Doria awarded as “best large patrol boat 2017”05.01.2018
The 54m OPV Doria has been awarded as the “best large patrol boat 2017” by Work Boat World.
Doria is built by Western Marine Shipyard Ltd for the Kenyan Ministry of Fisheries.
Doria is equipped with Servogear Ecoflow Propulsor. In addition, the vessel has a Water Jet placed in the center of the transom, working as a booster. She has exceeded contract expectations, achiving a speed of 35,9 knots. Doria has a range of 1 500 nautical miles and fuel consumption of 3.6 tons a day. The vessel has 12 crew and can take 60 passengers. A helicopter deck on the back of the vessel can accommodate a five-ton helicopter. The award-winning vessel is designed Icarus Marine Pty. LTD.
Main vessel data:
|Shipyard:||Western Marine Shipyard Ltd|
|Gearbox:||ZF, H-gear configuration|
|Propulsion:||Servogear Ecoflow Propulsor + Water Jet booster|
|Engine type, Servogear:||MTU 16V4000M93L-1DS|
|Engine power, Servogear:||3440kW@2100RPM, per wing installation|
|Engine type, WJ:||MTU 20V4000M93|
|Engine power, WJ:||3900kwkW@2100RPM|
|Speed at MCR Servogear only:||28 knots (25 knots contract speed)|
|Speed at MCR Servogear + WJ:||35,9 knots (35 knots contract speed)|
Article by Workboat World, published January 2018:
It was only last month that we reviewed Doria, the 54-metre OPV that was a result of a multinational collaboration spanning three continents.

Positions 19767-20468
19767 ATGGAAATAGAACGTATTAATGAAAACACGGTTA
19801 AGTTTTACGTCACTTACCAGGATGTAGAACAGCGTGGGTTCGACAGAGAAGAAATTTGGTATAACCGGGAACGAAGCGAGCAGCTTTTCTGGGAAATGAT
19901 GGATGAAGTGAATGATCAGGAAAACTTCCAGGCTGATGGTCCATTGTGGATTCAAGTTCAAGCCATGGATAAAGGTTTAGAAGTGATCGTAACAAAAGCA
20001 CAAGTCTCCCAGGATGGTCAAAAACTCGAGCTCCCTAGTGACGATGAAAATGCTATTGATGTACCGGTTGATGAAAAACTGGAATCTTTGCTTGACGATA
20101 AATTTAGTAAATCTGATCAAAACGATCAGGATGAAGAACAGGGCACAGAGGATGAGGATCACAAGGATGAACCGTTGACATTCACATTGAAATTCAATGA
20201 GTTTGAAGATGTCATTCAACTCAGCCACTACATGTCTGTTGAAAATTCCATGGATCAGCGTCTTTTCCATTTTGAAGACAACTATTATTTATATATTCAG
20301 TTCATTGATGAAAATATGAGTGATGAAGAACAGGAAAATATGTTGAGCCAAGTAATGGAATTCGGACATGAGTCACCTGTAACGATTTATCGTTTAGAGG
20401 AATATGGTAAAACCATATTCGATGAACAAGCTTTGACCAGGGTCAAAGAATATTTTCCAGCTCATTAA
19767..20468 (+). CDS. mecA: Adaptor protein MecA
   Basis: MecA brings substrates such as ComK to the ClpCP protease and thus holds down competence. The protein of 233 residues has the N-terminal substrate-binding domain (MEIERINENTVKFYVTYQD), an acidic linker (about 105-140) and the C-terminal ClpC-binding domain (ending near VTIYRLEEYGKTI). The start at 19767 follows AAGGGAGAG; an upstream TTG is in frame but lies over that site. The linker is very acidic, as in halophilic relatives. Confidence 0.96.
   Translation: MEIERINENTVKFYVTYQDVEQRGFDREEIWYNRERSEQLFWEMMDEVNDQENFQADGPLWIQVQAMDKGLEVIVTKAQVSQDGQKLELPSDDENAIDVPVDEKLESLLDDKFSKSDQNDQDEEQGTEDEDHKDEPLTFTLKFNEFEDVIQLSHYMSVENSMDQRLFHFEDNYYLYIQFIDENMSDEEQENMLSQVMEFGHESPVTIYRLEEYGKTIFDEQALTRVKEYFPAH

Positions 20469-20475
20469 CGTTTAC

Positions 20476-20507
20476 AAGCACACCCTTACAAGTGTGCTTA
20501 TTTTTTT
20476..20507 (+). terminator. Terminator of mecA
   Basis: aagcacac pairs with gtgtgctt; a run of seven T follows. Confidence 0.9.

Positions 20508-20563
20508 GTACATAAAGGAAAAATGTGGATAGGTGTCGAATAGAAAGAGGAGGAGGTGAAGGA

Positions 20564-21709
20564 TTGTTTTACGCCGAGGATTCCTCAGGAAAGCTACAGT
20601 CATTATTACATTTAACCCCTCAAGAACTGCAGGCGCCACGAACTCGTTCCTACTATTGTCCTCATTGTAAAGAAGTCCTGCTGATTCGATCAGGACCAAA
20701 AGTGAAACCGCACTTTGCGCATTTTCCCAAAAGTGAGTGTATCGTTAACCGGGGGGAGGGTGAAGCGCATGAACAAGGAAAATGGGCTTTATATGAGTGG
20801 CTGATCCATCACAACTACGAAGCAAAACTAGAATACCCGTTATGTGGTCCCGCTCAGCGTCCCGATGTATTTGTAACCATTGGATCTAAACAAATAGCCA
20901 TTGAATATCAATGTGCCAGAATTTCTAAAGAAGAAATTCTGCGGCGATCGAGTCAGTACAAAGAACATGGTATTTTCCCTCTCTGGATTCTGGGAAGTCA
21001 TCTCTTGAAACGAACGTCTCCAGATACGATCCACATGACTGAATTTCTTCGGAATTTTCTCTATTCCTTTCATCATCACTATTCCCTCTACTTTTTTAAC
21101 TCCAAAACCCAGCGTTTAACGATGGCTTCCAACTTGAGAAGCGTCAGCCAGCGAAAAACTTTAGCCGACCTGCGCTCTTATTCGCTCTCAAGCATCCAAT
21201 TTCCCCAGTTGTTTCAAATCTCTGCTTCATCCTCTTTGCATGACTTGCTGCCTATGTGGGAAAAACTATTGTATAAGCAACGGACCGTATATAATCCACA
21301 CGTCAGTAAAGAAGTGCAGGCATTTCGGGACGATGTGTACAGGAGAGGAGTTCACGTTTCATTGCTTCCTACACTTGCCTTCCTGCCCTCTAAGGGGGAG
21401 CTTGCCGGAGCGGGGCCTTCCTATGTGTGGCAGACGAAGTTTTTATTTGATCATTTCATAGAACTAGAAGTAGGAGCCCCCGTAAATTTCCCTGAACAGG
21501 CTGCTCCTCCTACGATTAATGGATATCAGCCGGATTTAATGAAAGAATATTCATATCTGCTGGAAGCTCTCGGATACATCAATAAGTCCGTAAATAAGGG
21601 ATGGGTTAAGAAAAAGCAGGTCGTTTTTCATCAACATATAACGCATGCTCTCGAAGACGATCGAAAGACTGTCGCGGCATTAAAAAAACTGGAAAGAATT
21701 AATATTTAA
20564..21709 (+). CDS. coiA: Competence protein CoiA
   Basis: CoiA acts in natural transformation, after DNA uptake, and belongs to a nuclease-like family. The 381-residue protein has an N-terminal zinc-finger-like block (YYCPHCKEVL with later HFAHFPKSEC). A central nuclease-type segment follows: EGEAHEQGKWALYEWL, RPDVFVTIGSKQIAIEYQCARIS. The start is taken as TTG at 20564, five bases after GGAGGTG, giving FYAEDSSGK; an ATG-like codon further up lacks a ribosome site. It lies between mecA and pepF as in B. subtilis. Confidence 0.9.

Delivered to Kenya late in 2017, Doria is a massive upgrade for the Kenyan government in terms of both technology and capabilities and it is for these reasons that Doria and her builder Western Marine Shipyard has been awarded Best Large Patrol Boat.
A hybrid "combined-diesel-and-diesel" propulsion system that incorporates twin propellers and a centerline waterjet is normally only seen on military vessels in wealthy nations due to the complexity of such an arrangement. For Western Marine to have undertaken such an installation is a credit to their abilities as a Ship builder.
Western Marine won the contract to build Doria after the owners carried out a thorough due diligence on the company and an investigation into their track record. Yard visits and meetings with key technical personnel were also key to winning the contract and impressing the owners as was the ability to construct a complex vessel for such a competitive price.
Western Marine has seen an overall uptick in business since the end of 2016 thanks to a policy of taking contracts for which margins were only minimal and sufficient to cover costs and keep the company afloat.
Future projects include a recently signed contract for a high-end purse seiner for a Norwegian client and a landing craft for a UAE client. The Chittagong Port Authority has signed a contract for a 25-tonnc bollard pull tug whilst the Payra Port Authority has signed for a 60-tonne bollard pull tug.
Western Marine sees a demand for more offshore patrol craft and is confident that it will be able to use its experience with Doria as a springboard to future contracts.